Acquisitions and budgets
2012 Study of Subscription Prices for Scholarly Society Journals (pdf) is out from Allen Press. “[T]he average increase in 2012 dropped, more than a full percentage point below the average, to less than 6%.” (The Consumer Price Index, according to the same figure, was less than 4%.) Much more detail, analysis and discussion is at the source (pdf).
The Librarian in Black writes I’m breaking up with eBooks (and you can too) on the poor deal that current models of ebook provision are for libraries and, by extension, our customers.
Alison Wallbutton in #brandlibraries ponders what branding is, how libraries are branded, and whether we want to reposition that branding. She argues that libraries are successfully branded – as “books”; it’s in the very word. But of course (segue to my own thoughts) we as librarians get twitchy about wanting to make sure that users know we’re not just books, so we reject that outright – often without having put any thought into what we’re going to replace that branding with. Which leaves us in a position where we can’t effectively promote ourselves because we don’t have any image to put out there.
Nixon, J.M. (2012). Core Journals in Library and Information Science: Developing a Methodology for Ranking LIS Journals. C&RL. Advance online publication.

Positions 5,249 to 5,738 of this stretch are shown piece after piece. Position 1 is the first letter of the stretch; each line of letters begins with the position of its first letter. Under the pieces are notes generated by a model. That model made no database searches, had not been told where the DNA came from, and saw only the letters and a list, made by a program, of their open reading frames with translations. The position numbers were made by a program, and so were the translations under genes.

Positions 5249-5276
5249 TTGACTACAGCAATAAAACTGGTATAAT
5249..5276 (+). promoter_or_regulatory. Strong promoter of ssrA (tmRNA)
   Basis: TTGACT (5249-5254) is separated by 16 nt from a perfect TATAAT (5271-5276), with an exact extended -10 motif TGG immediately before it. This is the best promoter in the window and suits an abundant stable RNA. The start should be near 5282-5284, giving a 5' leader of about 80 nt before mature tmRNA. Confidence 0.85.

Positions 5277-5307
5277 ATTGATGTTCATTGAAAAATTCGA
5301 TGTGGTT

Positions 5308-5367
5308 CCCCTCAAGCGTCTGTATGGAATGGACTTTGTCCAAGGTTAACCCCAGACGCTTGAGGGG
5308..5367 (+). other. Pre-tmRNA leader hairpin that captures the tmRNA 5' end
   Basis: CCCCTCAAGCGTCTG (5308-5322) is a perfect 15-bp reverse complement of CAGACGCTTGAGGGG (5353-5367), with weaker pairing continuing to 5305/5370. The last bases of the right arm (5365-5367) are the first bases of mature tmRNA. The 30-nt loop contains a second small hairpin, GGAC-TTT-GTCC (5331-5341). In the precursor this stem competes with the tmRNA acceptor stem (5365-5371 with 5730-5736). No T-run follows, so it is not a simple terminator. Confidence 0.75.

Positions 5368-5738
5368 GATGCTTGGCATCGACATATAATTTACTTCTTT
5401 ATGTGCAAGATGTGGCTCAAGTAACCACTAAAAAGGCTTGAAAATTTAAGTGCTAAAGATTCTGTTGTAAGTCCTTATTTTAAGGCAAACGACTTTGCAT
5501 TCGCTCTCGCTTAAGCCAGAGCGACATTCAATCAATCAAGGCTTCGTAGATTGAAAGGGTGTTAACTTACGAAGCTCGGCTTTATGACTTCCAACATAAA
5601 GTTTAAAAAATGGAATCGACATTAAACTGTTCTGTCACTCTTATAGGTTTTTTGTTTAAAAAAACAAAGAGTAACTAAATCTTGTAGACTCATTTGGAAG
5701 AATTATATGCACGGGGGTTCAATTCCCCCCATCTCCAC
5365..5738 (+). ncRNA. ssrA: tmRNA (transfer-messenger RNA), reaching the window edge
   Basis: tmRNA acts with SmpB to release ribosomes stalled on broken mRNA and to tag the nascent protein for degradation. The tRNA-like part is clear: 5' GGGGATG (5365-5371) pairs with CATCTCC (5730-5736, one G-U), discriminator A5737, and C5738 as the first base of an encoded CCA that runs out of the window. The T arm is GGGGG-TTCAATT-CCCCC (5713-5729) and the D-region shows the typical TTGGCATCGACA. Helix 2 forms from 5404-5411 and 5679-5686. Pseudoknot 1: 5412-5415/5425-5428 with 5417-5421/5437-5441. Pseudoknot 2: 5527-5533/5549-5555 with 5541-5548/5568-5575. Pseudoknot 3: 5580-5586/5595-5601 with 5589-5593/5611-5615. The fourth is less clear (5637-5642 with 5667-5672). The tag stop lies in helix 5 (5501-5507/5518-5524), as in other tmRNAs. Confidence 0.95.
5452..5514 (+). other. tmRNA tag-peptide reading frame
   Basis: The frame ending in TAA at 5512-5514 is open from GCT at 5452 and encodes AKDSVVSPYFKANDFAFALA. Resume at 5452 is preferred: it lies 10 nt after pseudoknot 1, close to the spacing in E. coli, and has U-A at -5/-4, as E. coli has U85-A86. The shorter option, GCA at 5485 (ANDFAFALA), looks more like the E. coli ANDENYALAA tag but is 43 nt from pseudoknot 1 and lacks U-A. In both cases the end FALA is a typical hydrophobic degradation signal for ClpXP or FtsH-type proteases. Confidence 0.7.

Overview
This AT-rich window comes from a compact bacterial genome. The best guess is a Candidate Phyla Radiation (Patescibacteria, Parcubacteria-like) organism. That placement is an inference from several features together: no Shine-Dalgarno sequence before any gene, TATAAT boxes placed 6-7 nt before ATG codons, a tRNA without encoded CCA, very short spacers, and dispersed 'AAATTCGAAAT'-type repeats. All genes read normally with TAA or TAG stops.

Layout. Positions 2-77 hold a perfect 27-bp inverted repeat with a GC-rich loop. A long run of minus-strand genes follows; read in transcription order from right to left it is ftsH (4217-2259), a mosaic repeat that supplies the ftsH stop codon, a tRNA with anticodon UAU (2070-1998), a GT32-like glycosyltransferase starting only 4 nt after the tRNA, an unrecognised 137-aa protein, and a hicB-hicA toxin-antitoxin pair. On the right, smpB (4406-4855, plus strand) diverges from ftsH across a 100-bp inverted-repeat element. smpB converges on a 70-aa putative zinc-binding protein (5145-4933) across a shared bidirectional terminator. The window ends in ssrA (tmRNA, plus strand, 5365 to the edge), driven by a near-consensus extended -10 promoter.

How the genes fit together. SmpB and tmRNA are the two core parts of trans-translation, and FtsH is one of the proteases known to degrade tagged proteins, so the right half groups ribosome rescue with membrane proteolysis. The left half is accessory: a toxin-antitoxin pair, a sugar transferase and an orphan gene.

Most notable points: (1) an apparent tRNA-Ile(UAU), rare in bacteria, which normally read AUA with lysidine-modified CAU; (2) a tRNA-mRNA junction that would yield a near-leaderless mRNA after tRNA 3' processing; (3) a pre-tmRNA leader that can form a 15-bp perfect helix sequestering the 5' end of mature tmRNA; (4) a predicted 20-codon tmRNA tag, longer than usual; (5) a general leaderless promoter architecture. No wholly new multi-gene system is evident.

–Outlines a methodology and resulting list of three tiers into which they’ve divided LIS journals according to “influence”. Uses a mix of expert opinions, impact factors, circulation rate, and acceptance rate and, unsurprisingly, comes up with a similar list as those derived from expert opinions or from impact factors.
Probably a good measure of influence; it doesn’t claim that quality follows. Which is good because Sick of Impact Factors which concludes that “if you use impact factors you are statistically illiterate” and has been so widely retweeted and commented on that the author has posted a followup summarising the long comment thread in sections: useful links; concerns about metrics; alternative metrics; and actions to take.
Just for fun
Library Shenanigans reports on The Stapler Obituaries – a mini-exhibition of dead staplers at an academic library.